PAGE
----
TADPOL : a 1.3 mm survey of dust polarization in star-forming cores and regions

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DOIResolve DOI: http://doi.org/10.1088/0067-0049/213/1/13
AuthorSearch for: ; Search for: ; Search for: ; Search for: ; Search for: ; Search for: ; Search for: ; Search for: ; Search for: ; Search for: ; Search for: ; Search for: ; Search for: ; Search for: ; Search for: ; Search for: ; Search for: ; Search for: ; Search for: ; Search for: ; Search for: ; Search for: ; Search for: ; Search for: ; Search for:
TypeArticle
Journal titleAstrophysical Journal, Supplement Series
ISSN0067-0049
Volume213
Issue1
Article number13
SubjectISM: magnetic fields; magnetic fields; polarization; stars: formation; stars: magnetic field; stars: protostars
AbstractWe present λ 1.3 mm Combined Array for Research in Millimeter-wave Astronomy observations of dust polarization toward 30 star-forming cores and eight star-forming regions from the TADPOL survey. We show maps of all sources, and compare the 2.″5 resolution TADPOL maps with 20″ resolution polarization maps from single-dish submillimeter telescopes. Here we do not attempt to interpret the detailed B-field morphology of each object. Rather, we use average B-field orientations to derive conclusions in a statistical sense from the ensemble of sources, bearing in mind that these average orientations can be quite uncertain. We discuss three main findings. (1) A subset of the sources have consistent magnetic field (B-field) orientations between large (20″) and small (2.″5) scales. Those same sources also tend to have higher fractional polarizations than the sources with inconsistent large-to-small-scale fields. We interpret this to mean that in at least some cases B-fields play a role in regulating the infall of material all the way down to the 1000 AU scales of protostellar envelopes. (2) Outflows appear to be randomly aligned with B-fields; although, in sources with low polarization fractions there is a hint that outflows are preferentially perpendicular to small-scale B-fields, which suggests that in these sources the fields have been wrapped up by envelope rotation. (3) Finally, even at 2.″5 resolution we see the so-called polarization hole effect, where the fractional polarization drops significantly near the total intensity peak. All data are publicly available in the electronic edition of this article.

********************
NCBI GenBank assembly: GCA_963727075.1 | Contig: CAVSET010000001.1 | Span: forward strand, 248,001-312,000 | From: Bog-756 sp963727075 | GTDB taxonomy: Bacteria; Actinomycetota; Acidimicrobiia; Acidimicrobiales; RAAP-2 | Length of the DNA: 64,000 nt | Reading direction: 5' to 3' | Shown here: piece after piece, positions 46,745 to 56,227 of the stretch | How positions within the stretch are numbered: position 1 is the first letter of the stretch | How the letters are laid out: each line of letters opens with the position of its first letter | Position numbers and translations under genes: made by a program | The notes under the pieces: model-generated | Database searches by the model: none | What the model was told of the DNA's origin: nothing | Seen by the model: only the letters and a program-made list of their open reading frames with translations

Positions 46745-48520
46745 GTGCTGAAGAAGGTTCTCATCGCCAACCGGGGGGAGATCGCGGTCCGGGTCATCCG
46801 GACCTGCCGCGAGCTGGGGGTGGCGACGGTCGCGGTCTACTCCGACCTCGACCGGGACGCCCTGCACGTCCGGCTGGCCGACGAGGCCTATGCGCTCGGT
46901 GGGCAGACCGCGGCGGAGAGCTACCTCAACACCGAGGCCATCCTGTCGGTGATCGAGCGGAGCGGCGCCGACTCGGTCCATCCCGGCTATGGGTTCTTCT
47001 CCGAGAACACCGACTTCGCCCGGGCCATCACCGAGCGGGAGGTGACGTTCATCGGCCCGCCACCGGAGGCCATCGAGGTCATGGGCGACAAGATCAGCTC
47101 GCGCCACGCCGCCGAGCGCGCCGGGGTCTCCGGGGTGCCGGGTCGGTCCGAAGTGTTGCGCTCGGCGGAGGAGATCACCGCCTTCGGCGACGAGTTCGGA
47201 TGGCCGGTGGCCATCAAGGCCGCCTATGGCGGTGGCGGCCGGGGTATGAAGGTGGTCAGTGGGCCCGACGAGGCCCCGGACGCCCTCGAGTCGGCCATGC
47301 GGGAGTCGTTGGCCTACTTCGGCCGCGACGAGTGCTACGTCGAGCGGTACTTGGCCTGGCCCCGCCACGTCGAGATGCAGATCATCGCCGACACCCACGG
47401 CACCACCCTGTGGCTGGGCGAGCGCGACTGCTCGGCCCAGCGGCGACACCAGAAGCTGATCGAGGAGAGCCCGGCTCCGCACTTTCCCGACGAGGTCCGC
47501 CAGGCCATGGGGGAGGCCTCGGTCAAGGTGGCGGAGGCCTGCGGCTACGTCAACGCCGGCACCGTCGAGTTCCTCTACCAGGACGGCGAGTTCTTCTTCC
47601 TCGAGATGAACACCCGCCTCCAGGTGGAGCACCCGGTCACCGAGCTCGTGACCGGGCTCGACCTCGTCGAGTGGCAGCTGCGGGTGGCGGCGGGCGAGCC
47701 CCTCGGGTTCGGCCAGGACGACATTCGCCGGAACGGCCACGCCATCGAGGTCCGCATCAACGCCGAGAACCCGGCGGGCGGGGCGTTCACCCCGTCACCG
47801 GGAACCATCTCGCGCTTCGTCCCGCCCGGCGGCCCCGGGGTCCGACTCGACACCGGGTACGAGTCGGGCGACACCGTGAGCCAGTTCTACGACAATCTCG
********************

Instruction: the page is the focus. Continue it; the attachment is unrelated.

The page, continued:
Publication date
LanguageEnglish
AffiliationNational Science Infrastructure; National Research Council Canada
Peer reviewedYes
NPARC number21272764
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Record identifiere343aa6d-1a31-4d7a-b7c2-792ba5e89114
Record created2014-12-03
Record modified2016-05-09
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